5.3. Moses is Afraid to Look at the God of the Patriarchs (3:6-10)

 (6) I am,” He said, “the God of your father, the God of Abraham, the God of Isaac, and the God of Jacob.” And Moses hid his face, for he was afraid to look at God.

(7) And the Lord continued, “I have marked well the plight of My people in Egypt and have heeded their outcry because of their taskmasters; yes, I am mindful of their sufferings.

(8) I have come down to rescue them from the Egyptians and to bring them out of that land to a good and spacious land, a land flowing with milk and honey, the region of the Canaanites, the Hittites, the Amorites, the Perizzites, the Hivites, and the Jebusites.

(9) Now the cry of the Israelites has reached Me; moreover, I have seen how the Egyptians oppress them.

(10) Come, therefore, I will send you to Pharaoh, and you shall free My people, the Israelites, from Egypt.”

(6) “I am,” He said, “the God of your father, the God of Abraham, the God of Isaac, and the God of Jacob.” And Moses hid his face, for he was afraid to look at God: Moses did not hide his face out of ordinary human fear. We have already just seen that when God revealed Himself to him, Moses answered, “Here I am,” and he did not then cover his face.

But now, after the Almighty has identified Himself as “the God of your father, the God of Abraham, the God of Isaac, and the God of Jacob,” Moses is afraid to look at God in this new aspect.

This can be explained as follows. Moses thought that he had severed his ties with the Jews of Egypt, distanced himself from the line of the Patriarchs, and already begun to implement his new program. But now he comes to learn that this is not possible. God informs Moses that the line of the Patriarchs will continue, and that Moses’ plans to put the Patriarchs’ descendants aside and give birth to a new chosen people from his marriage with Midian were all in vain. Moses is not pleased with the new approach, and so he covers his face, not wanting to look at the God of the Jewish nation.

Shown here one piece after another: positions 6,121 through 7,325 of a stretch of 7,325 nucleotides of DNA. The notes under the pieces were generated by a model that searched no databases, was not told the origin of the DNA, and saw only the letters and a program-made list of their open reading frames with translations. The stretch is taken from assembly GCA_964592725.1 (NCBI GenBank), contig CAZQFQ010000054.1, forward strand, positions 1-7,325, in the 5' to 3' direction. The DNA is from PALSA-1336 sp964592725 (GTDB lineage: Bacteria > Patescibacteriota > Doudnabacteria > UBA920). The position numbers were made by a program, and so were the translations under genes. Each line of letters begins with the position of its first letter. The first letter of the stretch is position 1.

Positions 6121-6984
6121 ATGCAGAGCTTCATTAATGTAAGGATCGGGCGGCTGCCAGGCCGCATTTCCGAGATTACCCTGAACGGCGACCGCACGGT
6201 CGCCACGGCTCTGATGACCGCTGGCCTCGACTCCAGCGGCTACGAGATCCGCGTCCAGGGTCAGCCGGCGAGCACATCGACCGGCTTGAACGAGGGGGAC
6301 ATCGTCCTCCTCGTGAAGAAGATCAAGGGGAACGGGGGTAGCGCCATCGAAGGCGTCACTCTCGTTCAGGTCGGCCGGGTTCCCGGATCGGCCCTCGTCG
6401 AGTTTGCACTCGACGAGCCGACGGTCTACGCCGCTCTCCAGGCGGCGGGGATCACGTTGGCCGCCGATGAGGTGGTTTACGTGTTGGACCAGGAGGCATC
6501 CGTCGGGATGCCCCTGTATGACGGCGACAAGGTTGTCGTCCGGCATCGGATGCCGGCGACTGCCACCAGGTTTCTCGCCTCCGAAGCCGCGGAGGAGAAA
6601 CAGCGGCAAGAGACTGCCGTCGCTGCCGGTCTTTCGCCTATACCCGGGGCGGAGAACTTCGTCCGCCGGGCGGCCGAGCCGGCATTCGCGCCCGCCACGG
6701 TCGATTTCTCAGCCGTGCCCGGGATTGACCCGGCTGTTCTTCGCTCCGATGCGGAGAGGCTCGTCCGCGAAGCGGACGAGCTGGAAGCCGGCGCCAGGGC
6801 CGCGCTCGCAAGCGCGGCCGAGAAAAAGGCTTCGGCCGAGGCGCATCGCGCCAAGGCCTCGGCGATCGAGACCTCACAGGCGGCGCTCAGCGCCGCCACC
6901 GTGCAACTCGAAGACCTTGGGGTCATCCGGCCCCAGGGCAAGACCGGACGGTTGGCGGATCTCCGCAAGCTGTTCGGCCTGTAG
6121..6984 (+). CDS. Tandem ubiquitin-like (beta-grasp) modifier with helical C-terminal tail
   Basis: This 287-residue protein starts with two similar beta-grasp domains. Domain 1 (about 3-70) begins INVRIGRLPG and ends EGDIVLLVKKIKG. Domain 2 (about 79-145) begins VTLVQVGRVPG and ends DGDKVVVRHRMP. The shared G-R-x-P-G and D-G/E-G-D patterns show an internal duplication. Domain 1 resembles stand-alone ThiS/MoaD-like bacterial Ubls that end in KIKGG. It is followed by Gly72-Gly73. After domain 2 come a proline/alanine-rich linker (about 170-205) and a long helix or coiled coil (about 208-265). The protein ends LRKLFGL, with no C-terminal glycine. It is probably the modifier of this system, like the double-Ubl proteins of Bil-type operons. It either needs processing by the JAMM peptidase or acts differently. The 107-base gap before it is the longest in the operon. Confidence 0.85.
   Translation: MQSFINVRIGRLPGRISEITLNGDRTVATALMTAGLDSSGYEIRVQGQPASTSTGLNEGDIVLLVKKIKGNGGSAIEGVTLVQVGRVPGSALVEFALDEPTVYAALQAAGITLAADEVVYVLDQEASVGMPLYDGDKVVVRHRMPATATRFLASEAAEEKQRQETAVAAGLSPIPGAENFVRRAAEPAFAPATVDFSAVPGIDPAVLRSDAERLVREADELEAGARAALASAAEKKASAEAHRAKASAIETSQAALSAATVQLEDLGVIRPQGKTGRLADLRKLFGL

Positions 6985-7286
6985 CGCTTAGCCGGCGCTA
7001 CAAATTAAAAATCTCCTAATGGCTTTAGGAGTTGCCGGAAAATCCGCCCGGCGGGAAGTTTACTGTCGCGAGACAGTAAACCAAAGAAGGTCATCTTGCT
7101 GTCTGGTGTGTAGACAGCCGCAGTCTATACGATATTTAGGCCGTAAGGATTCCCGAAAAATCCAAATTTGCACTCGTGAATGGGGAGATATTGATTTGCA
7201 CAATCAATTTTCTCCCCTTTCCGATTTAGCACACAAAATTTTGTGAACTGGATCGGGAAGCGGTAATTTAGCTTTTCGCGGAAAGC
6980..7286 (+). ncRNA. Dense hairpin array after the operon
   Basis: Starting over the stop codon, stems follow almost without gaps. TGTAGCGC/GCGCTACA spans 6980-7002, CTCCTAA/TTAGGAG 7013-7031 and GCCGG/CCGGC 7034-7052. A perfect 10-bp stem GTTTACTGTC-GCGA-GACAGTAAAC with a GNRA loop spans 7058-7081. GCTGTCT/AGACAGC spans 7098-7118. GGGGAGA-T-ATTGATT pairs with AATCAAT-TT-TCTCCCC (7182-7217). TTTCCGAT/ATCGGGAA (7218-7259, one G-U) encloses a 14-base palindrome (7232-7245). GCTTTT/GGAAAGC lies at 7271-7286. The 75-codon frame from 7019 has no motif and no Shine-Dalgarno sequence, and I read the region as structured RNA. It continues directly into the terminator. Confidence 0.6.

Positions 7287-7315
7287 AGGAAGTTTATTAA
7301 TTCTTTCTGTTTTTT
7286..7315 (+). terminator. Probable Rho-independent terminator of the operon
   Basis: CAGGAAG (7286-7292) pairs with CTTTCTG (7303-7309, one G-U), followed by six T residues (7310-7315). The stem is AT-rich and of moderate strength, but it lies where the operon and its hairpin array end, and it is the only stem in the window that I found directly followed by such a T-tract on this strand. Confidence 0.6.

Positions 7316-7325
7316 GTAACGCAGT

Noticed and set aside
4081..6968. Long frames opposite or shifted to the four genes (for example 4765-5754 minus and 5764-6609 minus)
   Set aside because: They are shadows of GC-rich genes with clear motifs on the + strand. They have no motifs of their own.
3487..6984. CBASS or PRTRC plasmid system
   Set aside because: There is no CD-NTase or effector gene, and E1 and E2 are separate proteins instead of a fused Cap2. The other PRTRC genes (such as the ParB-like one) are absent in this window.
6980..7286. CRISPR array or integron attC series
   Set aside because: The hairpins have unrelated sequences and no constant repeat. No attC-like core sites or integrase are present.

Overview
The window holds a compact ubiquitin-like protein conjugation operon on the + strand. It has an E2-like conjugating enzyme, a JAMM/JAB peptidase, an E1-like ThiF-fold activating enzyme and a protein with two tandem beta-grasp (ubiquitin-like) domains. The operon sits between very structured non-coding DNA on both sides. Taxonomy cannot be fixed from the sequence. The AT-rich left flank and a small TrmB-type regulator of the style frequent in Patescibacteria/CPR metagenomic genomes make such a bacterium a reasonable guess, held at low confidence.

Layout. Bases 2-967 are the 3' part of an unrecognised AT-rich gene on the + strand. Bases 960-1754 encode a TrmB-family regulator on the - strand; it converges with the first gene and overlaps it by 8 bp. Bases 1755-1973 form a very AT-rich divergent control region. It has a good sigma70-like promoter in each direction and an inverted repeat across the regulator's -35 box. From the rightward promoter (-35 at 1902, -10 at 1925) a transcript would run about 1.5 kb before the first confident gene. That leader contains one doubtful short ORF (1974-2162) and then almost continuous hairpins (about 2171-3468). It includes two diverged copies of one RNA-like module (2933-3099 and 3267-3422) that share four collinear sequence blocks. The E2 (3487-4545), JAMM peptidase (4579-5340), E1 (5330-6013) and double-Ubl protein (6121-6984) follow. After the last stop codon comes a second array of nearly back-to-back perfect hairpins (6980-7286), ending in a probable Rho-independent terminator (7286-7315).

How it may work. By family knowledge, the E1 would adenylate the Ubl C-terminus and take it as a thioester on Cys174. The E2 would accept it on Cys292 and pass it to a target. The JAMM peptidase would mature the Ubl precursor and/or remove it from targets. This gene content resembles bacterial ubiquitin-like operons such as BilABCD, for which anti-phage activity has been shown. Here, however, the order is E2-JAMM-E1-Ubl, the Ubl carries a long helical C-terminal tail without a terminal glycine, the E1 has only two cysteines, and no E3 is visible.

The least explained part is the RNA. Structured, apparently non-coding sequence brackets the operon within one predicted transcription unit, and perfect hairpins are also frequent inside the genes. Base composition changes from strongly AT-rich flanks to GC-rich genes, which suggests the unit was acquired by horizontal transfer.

(7) And the Lord continued, “I have marked well the plight of My people in Egypt and have heeded their outcry because of their taskmasters; yes, I am mindful of their sufferings”: God clarifies the situation to Moses and emphasizes: “My people are none other than those now suffering in Egypt. You must not hope to create a new nation, nor should you think that the Jewish people are not worthy of the Exodus. Before you blame the Jews for not living up to your expectations, have you thought about their suffering? Having grown up in Pharaoh’s house, you have different standards of measurement and different requirements. Did you really think that all the people needed was to be encouraged by the killing of a single Egyptian overseer, and they would immediately perk up? You obviously don’t understand how difficult things are for the people, how depleted they are of their energies and hopes. You deserted them because they did not acknowledge you. But I will not desert them!”

(8) I have come down to rescue them from the Egyptians and to bring them out of that land to a good and spacious land, a land flowing with milk and honey: It is not enough just to deliver the Jewish people from oppression at the hands of the Egyptians. The nation must relocate from Egypt to the Land of Israel, because only there can it properly develop and realize its mission.

The region of the Canaanites, the Hittites, the Amorites, the Perizzites, the Hivites, and the Jebusites: The Torah here enumerates the territories that will later be conquered by Israel.

At the conclusion of His covenant with Abraham, God says: “And they shall return here in the fourth generation, for the iniquity of the Amorites is not yet complete” (Gen. 15:16). At that time the nations did not yet deserve to be exiled. The Holy Land belongs to the Jews, of course, but they have no right to expel other nations from the Land until those nations are themselves guilty of committing inherently immoral acts. If the peoples of Canaan can be corrected (which includes rejecting idolatrous practices and accepting Jewish authority over the Land), then the Jewish people will have neither the right nor the need to expel them. If they would be amenable to correction, those nations could continue to live in the Holy Land under Jewish rule. But by refusing to be reformed, their “iniquity” becomes complete, and those nations ipso facto lose their right to the Land.

(9) Now the cry of the Israelites has reached Me; moreover, I have seen how the Egyptians oppress them: This serves as justification for not postponing the Exodus to a later date. It must begin immediately.

(10) Come, therefore, I will send you to Pharaoh, and you shall free My people, the Israelites, from Egypt”: God mentions here neither the Torah nor the covenant at Sinai. This is all about national values – leaving Egypt and taking possession of the Promised Land.

I will send you to Pharaoh, and you shall free My people: In times past, Moses was simultaneously both an Egyptian Jew and a prince in Pharaoh’s house. In order to accomplish his new mission, Moses will need to bring both of these identities to bear.

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Bible Dynamics, VOL. 2. EXODUS Copyright © by Orot Yerushalaim / P. Polonsky / English translation of the Torah by the Jewish Publication Society, New JPS Translation, 1985. With sincere gratitude for the permission to use. All Rights Reserved.

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